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The Haunted-House Charles Dickens

Chapter I -- The Mortals In The House

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Like most people in my grade of life, I had never thought of the possibility of going on without those faithful obstructions. The notion was so new to me when suggested, that I looked very doubtful. "We know they come here to be frightened and infect one another, and we know they are frightened and do infect one another," said my sister.

"With the exception of Bottles," I observed, in a meditative tone.

(The deaf stable-man. I kept him in my service, and still keep him, as a phenomenon of moroseness not to be matched in England.)

"To be sure, John," assented my sister; "except Bottles. And what does that go to prove? Bottles talks to nobody, and hears nobody unless he is absolutely roared at, and what alarm has Bottles ever given, or taken! None."

This was perfectly true; the individual in question having retired, every night at ten o'clock, to his bed over the coach-house, with no other company than a pitchfork and a pail of water. That the pail of water would have been over me, and the pitchfork through me, if I had put myself without announcement in Bottles's way after that minute, I had deposited in my own mind as a fact worth remembering. Neither had Bottles ever taken the least notice of any of our many uproars. An imperturbable and speechless man, he had sat at his supper, with Streaker present in a swoon, and the Odd Girl marble, and had only put another potato in his cheek, or profited by the general misery to help himself to beefsteak pie.

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"And so," continued my sister, "I exempt Bottles. And considering, John, that the house is too large, and perhaps too lonely, to be kept well in hand by Bottles, you, and me, I propose that we cast about among our friends for a certain selected number of the most reliable and willing--form a Society here for three months--wait upon ourselves and one another--live cheerfully and socially--and see what happens."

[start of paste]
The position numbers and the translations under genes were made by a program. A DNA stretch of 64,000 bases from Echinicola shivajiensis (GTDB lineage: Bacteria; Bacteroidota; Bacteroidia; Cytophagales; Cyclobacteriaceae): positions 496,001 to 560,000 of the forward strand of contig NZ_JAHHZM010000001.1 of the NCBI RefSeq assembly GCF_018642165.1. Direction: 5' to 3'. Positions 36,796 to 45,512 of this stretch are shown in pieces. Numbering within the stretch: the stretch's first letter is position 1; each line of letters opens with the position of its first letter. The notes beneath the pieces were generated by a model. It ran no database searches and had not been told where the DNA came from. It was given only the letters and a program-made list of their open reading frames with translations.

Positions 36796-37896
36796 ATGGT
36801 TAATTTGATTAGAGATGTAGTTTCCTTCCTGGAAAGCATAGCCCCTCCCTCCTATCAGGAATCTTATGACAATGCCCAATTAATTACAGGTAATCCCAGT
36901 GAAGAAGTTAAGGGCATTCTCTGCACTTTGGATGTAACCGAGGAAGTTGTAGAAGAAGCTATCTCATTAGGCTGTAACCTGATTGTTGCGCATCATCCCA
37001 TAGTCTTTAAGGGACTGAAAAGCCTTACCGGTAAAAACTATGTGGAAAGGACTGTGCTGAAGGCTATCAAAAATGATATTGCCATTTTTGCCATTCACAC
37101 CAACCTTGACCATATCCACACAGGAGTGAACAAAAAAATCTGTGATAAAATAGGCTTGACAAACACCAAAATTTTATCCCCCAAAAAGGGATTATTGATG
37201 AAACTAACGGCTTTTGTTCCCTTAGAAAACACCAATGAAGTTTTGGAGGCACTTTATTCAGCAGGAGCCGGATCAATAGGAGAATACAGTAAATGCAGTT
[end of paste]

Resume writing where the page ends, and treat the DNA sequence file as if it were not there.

I was so charmed with my sister, that I embraced her on the spot, and went into her plan with the greatest ardour.

We were then in the third week of November; but, we took our measures so vigorously, and were so well seconded by the friends in whom we confided, that there was still a week of the month unexpired, when our party all came down together merrily, and mustered in the haunted house.

I will mention, in this place, two small changes that I made while my sister and I were yet alone. It occurring to me as not improbable that Turk howled in the house at night, partly because he wanted to get out of it, I stationed him in his kennel outside, but unchained; and I seriously warned the village that any man who came in his way must not expect to leave him without a rip in his own throat. I then casually asked Ikey if he were a judge of a gun? On his saying, "Yes, sir, I knows a good gun when I sees her," I begged the favour of his stepping up to the house and looking at mine.

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The Haunted-House
Charles Dickens

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